Well okay. Lets go into the details a little bit more. A triangle has 3 vertices in a triangle. Each vertex itself contains usually 4 coordinates x,y,z,w. Since you just want to draw a 2d ring, you don’t need the z component and you should not care about w either as a beginner. A VBO is just a reserved block of memory, where you put your vertex data. The VAO actually is some kind of manual for the GPU how to interpret the data in your VBO. Please go through the tutorials I have posted earlier to understand how they need to be set up.

So lets say you set up your VBO that the vertex data is arranged in a row. For example [v1x, v1y, v2x, v2y, v3x, v3y]. Your Vertex Shader (OpenGL 3.3+ [might be wrong about the version number]) should look like this:

```
#version 430
layout(location=0) in vec2 in_Position;
void main(void)
{
gl_Position = vec4(in_Position,0,1);
}
```

If you now make draw call for a single triangle, the following happens:

The vertex Shader is executed 3 times, cause you have 3 vertices. If you have setup the VAO correctly, the in_Position Variable of the first vertex shader run gets the values v1x and v1y. Then v2x and v2y and so on. The shown vertex shader itself just writes the x and y values to the internal gl_Position variable and adds the 2 missing values z and w. Writing to gl_Position sets the final position of your vertex. So try to create a triangle with this information and the tutorials. If you get that going, add a second triangle to your VBO by adding another 3 vertices to the VBO so that you have 12 entries. By copying two vertex coordinates (x,y) from the first triangle to the vertex coordinates of the second triangle you get a quad cause both triangles share two points. Also adjust your draw call, that it draws more than one triangle. The doubling of the entries is actually not best practice but lets keep it simple. Also watch out wich points they share, so that the triangles are not overlapping.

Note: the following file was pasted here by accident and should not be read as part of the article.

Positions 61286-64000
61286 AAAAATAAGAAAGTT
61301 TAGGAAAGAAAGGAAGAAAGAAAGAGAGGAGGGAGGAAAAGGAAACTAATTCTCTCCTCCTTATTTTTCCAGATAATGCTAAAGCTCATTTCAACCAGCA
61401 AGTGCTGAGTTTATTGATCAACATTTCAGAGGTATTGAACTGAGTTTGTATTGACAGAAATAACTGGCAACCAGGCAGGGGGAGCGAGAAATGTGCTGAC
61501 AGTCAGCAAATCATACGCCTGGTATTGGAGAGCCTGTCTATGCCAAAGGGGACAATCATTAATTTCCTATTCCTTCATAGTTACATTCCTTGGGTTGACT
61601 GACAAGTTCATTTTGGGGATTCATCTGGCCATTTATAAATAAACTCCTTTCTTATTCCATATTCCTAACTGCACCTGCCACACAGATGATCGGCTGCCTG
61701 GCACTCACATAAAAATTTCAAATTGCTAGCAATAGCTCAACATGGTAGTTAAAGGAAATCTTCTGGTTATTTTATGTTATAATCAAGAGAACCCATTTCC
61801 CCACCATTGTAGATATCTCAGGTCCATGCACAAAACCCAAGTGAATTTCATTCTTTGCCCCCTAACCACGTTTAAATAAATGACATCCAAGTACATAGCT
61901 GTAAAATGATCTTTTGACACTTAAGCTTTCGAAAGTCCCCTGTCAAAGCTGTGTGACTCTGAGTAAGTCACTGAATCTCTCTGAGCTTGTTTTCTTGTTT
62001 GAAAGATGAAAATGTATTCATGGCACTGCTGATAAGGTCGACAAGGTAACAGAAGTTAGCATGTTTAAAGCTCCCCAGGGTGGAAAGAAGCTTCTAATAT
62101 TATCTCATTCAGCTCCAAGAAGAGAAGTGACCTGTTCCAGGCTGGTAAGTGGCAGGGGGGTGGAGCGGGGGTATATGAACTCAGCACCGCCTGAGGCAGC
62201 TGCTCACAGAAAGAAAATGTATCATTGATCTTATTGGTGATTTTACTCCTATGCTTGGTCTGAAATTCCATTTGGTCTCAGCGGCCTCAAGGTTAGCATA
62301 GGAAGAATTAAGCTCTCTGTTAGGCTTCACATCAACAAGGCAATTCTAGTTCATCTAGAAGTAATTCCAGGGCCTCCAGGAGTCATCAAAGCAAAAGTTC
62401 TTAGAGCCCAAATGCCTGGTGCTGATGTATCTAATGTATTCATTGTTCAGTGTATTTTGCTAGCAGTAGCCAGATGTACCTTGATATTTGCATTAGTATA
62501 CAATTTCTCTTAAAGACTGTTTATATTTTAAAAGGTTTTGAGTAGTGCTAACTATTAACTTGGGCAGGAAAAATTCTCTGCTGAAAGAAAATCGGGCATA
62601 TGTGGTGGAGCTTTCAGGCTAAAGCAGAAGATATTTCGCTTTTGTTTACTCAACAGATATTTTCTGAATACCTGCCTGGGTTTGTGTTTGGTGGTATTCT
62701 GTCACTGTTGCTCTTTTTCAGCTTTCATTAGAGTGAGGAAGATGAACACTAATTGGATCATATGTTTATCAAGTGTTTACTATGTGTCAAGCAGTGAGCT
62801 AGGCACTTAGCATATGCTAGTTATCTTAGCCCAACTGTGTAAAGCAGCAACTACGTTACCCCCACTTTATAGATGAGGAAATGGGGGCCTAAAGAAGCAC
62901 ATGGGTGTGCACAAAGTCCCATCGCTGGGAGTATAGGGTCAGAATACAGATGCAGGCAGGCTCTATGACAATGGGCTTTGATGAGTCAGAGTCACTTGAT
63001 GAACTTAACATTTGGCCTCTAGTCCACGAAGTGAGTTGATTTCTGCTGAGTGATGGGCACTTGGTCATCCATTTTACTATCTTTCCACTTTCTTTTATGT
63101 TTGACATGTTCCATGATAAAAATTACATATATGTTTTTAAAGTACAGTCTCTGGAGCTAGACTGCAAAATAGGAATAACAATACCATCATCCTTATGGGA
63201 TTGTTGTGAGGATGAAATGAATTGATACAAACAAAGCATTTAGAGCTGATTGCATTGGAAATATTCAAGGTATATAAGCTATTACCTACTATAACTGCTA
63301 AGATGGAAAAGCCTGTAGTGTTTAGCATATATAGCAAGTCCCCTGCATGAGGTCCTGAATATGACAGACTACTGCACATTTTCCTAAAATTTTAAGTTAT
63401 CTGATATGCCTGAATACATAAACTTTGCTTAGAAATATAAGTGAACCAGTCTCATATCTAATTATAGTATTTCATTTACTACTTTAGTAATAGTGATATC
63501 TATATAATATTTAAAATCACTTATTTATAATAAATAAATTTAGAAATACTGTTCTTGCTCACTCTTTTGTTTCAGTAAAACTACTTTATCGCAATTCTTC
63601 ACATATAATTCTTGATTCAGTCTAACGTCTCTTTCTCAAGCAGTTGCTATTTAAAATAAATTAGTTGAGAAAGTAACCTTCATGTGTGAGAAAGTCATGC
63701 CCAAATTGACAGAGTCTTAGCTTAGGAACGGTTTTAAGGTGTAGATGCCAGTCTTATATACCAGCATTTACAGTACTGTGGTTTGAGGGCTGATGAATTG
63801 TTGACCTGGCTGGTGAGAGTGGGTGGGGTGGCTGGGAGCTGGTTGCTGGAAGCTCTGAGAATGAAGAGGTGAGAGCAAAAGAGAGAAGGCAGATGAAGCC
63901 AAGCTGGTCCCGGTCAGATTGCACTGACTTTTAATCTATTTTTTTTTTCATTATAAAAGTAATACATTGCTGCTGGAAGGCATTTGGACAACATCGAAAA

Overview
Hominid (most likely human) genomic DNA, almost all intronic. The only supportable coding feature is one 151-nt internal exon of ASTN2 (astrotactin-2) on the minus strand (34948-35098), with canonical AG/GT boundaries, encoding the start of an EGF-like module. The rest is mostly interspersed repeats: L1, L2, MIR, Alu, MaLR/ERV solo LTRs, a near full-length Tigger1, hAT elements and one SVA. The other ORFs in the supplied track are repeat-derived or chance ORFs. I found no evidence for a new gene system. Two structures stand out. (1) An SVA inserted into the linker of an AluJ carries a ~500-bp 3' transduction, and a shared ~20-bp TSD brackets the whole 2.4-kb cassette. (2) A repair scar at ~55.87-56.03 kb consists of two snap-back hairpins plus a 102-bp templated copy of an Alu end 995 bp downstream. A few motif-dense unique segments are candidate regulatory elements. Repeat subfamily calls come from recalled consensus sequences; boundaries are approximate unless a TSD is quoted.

So if you are able to create a quad, then you can create a ring by connecting multiple quads by expanding your VBO and adding triangles to the draw call. You just need to set the coordinates of each triangle right.

If you want to draw a circle with a certain radius, your coordinate must fulfill the formula x*x + y*y = R*R. A ring is limited by a outer circle and a inner circle. I am sure you will figure out a routine to generate those vertex coordinates automatically.

If you finally got it, you can move the circle by adding the same x or y value to each vertex of your VBO. You can also scale it by multiplying every value in your VBO by a certain scaling value. But be aware. The circle should have x=0 and y=0 as its center and if you want to scale it, do that before moving it, otherwise you will also scale the movement.

Is it possible to convert numbers like 1.2345661 to a value between -1 and 1?

Probably, but first I need to know what the number is supposed to tell me. The rings diameter? its x-coordinate?